Learn Tango! The Music & Dance of European Immigrants in South America

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Introduction to Argentine Tango

In the late 1800s, European immigrants brought their music and dances to the port cities of Buenos Aires and Montevideo, leading to the emergence of Tango. This dance developed in the seedy waterfront areas and became a “mating dance” in shady nightclubs. Initially shunned by the upper and middle classes, Tango gained popularity as Argentina became wealthy, and it was embraced by all social classes.

The Tango gained international attention during the “Tango Craze,” with privileged young men showcasing it in Paris. The dance’s raw and sensuous nature shocked and intrigued the Parisians, leading to its spread throughout Europe and America. A sanitized version of Tango found its way into dance academies, becoming a fixture in ballroom competitions.

In Argentina, the popularity of Tango grew, and it became the courtship ritual of the middle class during the “Golden Age” of the 1940s. Every night, hundreds of thousands of people would dance Tango until the early morning hours. Tango orchestras were highly sought after, and neighborhoods had their own variations of the dance, leading to intense rivalries and occasionally resulting in riots.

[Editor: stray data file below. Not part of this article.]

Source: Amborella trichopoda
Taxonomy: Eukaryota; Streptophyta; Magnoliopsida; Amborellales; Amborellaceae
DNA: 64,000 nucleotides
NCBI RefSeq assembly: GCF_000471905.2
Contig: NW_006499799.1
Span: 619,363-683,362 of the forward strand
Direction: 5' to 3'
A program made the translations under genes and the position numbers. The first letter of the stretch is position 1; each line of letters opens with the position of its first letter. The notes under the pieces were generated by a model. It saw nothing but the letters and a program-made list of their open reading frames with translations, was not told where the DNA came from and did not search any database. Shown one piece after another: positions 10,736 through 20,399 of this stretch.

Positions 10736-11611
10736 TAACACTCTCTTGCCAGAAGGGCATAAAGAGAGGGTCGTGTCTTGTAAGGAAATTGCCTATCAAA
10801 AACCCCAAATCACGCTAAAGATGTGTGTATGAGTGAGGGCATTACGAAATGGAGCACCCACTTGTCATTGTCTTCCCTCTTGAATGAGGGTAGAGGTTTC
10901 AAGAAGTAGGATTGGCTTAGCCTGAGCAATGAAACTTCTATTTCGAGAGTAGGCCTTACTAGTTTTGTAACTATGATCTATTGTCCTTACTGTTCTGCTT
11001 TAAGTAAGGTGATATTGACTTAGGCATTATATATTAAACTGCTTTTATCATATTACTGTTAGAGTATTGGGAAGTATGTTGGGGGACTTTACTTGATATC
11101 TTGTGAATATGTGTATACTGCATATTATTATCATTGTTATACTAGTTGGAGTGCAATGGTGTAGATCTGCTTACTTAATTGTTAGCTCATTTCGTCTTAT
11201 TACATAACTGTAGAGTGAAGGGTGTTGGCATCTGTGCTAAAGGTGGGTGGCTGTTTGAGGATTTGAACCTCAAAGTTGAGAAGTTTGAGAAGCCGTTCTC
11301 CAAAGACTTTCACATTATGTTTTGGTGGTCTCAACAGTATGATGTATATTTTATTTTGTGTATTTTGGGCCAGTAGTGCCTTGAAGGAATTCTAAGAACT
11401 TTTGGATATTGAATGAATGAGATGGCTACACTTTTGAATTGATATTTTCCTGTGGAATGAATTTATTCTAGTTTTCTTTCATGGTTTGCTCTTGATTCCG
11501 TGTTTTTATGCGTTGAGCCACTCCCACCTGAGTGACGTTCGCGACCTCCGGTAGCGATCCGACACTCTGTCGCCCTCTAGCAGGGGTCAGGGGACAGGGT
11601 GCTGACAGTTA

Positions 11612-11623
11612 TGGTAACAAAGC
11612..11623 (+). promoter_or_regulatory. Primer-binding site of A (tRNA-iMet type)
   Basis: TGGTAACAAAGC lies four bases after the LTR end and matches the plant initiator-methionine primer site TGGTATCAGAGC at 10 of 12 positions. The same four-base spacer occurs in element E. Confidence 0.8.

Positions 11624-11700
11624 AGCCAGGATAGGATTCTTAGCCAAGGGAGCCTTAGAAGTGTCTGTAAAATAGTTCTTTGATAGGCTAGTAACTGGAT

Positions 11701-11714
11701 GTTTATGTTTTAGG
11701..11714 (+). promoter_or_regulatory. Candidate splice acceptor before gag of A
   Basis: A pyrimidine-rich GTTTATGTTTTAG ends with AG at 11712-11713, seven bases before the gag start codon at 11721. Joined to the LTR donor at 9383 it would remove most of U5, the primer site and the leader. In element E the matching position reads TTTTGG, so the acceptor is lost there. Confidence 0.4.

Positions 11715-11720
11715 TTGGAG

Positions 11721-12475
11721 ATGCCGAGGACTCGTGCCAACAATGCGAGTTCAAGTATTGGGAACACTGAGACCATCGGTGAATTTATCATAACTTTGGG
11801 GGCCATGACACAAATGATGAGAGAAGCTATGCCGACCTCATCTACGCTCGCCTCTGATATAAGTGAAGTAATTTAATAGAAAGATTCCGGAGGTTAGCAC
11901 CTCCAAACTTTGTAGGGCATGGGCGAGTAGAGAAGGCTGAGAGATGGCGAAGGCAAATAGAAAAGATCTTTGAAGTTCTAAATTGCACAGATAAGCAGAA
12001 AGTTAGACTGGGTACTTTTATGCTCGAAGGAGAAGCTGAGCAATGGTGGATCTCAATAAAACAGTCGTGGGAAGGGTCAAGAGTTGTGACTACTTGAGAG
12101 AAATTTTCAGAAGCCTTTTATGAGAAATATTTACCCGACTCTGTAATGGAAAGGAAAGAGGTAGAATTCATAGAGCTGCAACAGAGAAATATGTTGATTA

However, Tango faced a decline due to repressive military dictatorships after World War II, which imposed curfews and restrictions on public gatherings. Tango music separated from the dance, developing a concert-hall tradition. The culture of late-night dancing moved underground, and most regular milongas (Tango dance gatherings) closed their doors.

During the period of repressive military dictatorships in Argentina, which followed World War II, Tango faced significant challenges. Curfews and restrictions on public gatherings made it difficult to continue the tradition of late-night dancing. As a result, many regular milongas, the dance gatherings where Tango was practiced, had to close down.

However, Tango managed to survive underground, kept alive by a dedicated community of dancers and enthusiasts. Despite the obstacles, Tango continued to evolve and adapt, developing a rich concert-hall tradition for its music. Tango orchestras and composers gained respect and admiration, even as the dance itself faced limitations.

In recent years, Tango has experienced a resurgence both in Argentina and around the world. Efforts have been made to preserve the traditional Tango styles and techniques, while also exploring new interpretations and fusions with other dance forms. Tango festivals, workshops, and social events have become popular, attracting dancers from different backgrounds and countries.

Today, Tango remains an important cultural symbol of Argentina, representing passion, emotion, and the country’s history. It continues to captivate audiences and inspire dancers with its sensual movements and expressive music, serving as a testament to the resilience and enduring appeal of this iconic dance form.

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